VIDEO: Fake gunshots, fake blood, but Grafton school shooting drill felt realHearing sound of guns and screams in the hallway left many participants shaken. As school shootings make headlines nationwide, drills like the one in Grafton that better arm schools with safety techniques have gained greater significance.
By: Jennifer Johnson, Grand Forks Herald
GRAFTON, N.D. — Two gunshots rang out Thursday morning at Grafton High School, then one more.
A hooded man, dressed in hiking boots and jeans, had pulled out an 8 mm pistol and shot blanks toward two students. The actor strode with determination around the school as he angrily jiggled locked door handles and banged on doors, with only his eyes visible above a black face mask.
Less than two minutes after the first gunshot was fired, a simulated emergency message filled the loudspeakers: “Can I have your attention please in the building? We have an intruder, we have a shooter, we need to go into complete lockdown at this time.”
As school shootings make headlines nationwide, drills like the one in Grafton that better arm schools with safety techniques have gained greater significance.
Ever since the elementary school massacre in Newtown, Conn., the number of requests for mock shooting drills has doubled, according to Wenck Associates, the Mandan, N.D., -based emergency preparedness consulting firm used by Grafton.
For the drill, a gunman roamed the building during a lockdown while local law enforcement, emergency management services and faculty responded. Students were not present for the drill, which also took place at the middle school.
Driving the drill that day was the story behind the shooter, a man in his 20s who wants to kill his teenage ex-girlfriend for breaking up with him. Taylor Ensrude, 17, took on the role and received a serious neck wound after being the first student shot.
“I’m excited because... I’ll get to see what it would be like,” she said before the drill. “But again, it’ll be pretty scary because they’re going to make it pretty real.”
The drama was heightened by the fact that faculty and staff knew very few details about the event.
“They just knew there was going to be a school shooting kind of thing, and they were going to go into lockdown,” said Derek Hanson, spokesman for Wenck Associates.
Within an hour, the shooter had claimed the lives of four students and staff, and got shot himself by police in the bathroom. Four injured students were taken to the hospital by ambulance.
Several faculty and students volunteered to be victims, who were painted in fake blood and wounds. Some ran around the building and pounded on doors, begging to be let in. Screams accompanied the sounds of gunshot in several areas of the building.
Some faculty, who were instructed to keep the doors locked under any circumstance, said not responding to the pleas of a student was difficult. Linda Thorson, a special education teacher who’s taught for 27 years, said she grew emotional and the teacher next to her cried.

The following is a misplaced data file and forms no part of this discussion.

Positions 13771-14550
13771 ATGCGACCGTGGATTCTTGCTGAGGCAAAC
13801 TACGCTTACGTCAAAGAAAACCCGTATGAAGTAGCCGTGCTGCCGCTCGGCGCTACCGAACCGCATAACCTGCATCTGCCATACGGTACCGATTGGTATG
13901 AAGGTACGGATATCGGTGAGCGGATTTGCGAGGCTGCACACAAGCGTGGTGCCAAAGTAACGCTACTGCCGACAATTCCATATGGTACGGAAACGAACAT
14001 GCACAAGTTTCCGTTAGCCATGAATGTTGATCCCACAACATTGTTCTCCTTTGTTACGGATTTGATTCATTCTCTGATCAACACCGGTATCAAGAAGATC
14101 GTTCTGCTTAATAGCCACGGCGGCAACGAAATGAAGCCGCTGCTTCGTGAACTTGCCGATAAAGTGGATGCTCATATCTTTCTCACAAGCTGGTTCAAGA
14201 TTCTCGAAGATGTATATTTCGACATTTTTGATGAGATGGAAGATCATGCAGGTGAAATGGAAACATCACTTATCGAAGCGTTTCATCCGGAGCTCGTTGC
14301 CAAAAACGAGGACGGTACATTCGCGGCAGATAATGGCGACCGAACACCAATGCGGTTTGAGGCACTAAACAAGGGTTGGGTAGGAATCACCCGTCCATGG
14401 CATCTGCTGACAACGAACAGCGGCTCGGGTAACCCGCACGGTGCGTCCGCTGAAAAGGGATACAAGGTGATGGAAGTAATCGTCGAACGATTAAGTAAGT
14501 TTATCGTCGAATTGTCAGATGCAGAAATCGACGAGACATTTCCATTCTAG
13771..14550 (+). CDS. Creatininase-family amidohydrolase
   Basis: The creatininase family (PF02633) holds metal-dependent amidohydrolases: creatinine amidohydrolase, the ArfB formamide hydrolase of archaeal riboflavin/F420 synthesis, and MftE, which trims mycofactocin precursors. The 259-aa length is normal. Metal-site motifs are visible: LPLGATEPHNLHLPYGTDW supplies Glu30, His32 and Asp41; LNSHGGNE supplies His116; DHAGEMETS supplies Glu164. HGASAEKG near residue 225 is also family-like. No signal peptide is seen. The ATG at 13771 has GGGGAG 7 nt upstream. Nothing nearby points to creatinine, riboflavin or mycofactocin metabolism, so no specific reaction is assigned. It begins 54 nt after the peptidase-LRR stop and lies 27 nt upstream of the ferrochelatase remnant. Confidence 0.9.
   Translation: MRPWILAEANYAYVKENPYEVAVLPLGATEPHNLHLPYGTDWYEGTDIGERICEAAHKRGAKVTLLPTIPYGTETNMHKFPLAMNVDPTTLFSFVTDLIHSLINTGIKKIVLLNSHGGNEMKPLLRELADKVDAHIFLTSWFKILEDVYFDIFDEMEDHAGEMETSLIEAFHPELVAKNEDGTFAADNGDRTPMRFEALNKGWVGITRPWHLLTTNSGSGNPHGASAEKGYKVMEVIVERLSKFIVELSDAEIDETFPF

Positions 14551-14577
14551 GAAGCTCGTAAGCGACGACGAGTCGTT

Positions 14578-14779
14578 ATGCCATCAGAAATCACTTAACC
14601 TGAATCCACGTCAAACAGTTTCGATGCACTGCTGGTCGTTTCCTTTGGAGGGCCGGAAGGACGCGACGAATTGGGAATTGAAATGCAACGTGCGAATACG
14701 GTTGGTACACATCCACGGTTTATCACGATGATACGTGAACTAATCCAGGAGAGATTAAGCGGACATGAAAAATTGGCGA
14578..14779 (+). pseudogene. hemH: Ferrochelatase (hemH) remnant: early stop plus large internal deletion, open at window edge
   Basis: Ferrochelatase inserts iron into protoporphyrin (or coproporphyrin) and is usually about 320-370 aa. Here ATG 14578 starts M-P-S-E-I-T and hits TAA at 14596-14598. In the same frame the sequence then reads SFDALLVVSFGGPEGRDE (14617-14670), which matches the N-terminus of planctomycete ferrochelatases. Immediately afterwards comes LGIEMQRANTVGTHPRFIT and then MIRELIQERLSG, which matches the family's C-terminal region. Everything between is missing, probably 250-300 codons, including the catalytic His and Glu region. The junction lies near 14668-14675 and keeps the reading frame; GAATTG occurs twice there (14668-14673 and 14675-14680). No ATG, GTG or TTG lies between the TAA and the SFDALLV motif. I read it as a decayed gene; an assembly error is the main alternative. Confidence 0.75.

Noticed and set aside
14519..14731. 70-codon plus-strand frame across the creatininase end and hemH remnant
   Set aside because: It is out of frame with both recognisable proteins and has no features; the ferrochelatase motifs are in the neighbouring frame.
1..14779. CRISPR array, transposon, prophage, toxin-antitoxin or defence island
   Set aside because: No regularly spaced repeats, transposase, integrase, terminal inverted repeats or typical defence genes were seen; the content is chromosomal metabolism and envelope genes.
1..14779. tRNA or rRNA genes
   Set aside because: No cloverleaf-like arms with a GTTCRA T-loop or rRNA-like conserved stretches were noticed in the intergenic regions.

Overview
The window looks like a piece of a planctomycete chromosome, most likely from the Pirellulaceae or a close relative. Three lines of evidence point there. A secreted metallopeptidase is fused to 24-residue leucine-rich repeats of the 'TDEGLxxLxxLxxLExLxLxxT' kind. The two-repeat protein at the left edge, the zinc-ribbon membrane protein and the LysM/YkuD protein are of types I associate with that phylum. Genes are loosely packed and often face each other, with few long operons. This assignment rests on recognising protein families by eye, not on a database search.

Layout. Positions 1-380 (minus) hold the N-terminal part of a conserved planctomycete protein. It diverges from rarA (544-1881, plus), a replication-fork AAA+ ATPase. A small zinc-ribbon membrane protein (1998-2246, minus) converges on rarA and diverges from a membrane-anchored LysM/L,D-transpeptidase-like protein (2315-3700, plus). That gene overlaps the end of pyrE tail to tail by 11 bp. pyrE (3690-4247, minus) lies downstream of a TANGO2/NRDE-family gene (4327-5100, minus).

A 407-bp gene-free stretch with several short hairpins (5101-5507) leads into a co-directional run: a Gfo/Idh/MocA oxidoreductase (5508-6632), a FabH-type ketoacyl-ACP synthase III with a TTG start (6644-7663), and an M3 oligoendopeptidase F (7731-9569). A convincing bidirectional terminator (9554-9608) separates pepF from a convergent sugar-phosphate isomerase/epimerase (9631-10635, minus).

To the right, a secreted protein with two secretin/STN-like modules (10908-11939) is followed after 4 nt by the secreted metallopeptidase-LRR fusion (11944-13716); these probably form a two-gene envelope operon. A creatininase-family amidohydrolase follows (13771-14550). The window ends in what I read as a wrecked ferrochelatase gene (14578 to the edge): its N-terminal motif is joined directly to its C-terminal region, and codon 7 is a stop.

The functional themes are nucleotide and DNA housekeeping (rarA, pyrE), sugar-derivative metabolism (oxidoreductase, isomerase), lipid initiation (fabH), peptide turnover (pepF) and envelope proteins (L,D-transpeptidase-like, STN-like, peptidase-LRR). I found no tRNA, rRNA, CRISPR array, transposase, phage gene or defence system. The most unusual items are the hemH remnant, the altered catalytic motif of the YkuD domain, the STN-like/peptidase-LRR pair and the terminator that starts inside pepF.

“You’re wondering why can’t you let the person in, and in reality, it would be very difficult,” she said. “You’re in this profession because you want to be a provider, a protector, and they’re asking you not to do that.”
Law enforcement also had to act against instinct. Several police officers arrived on scene within 10 minutes of the gunshot, methodically checking at least 50 rooms in the building before attending to victims. Several times, they passed within a foot of students who were crying out in pain. But their first task was to ensure danger had passed before emergency workers could move in.
Some who experienced the drill for the first time were left shaken.
Lana Hylden, a learning disabilities teacher, said it triggered memories of a former school she worked at in North Dakota, where a high school senior wanted to kill the superintendent. She witnessed him asking other students for a weapon and reported it. The student didn’t have access to a weapon so the police came to get him at the school, which she declined to name.
Hylden, who has taught 30 years, isn’t easily deterred by violence. She was raised in a violent home and had seen guns pulled there, she said, but she was upset over the incident.
“I know I did the right thing by reporting it, but what if there was something I could have done?” she said. “I’m glad the student didn’t get access to gun and he wasn’t able to follow through with it, but he was in the mental state that day. He would have carried through if he was able to get a weapon.”
She’s glad the student body wasn’t present during the drill and be exposed to even more violence.
“They don’t need access to this, but unfortunately, a lot of children listen to violent shows and they see this often,” she said.
High school principal Darren Albrecht said the first drill six years ago was “a little more nerve-wracking” but this time around he was prepared. Funding for the event cost the district around $600, mostly offset by grants.
At the end of the drill, more than 70 people filed into the library for a debriefing of the event. The school’s safety committee will take note of the improvements and incorporate the information into its emergency plan.
Legislation passed in 2011 requires North Dakota schools to hold emergency and disaster drills every year.
Thorson said she probably wouldn’t eat for the rest of the day.
“You can envision this happening,” Thorson said. “I think I’ll have nightmares.”
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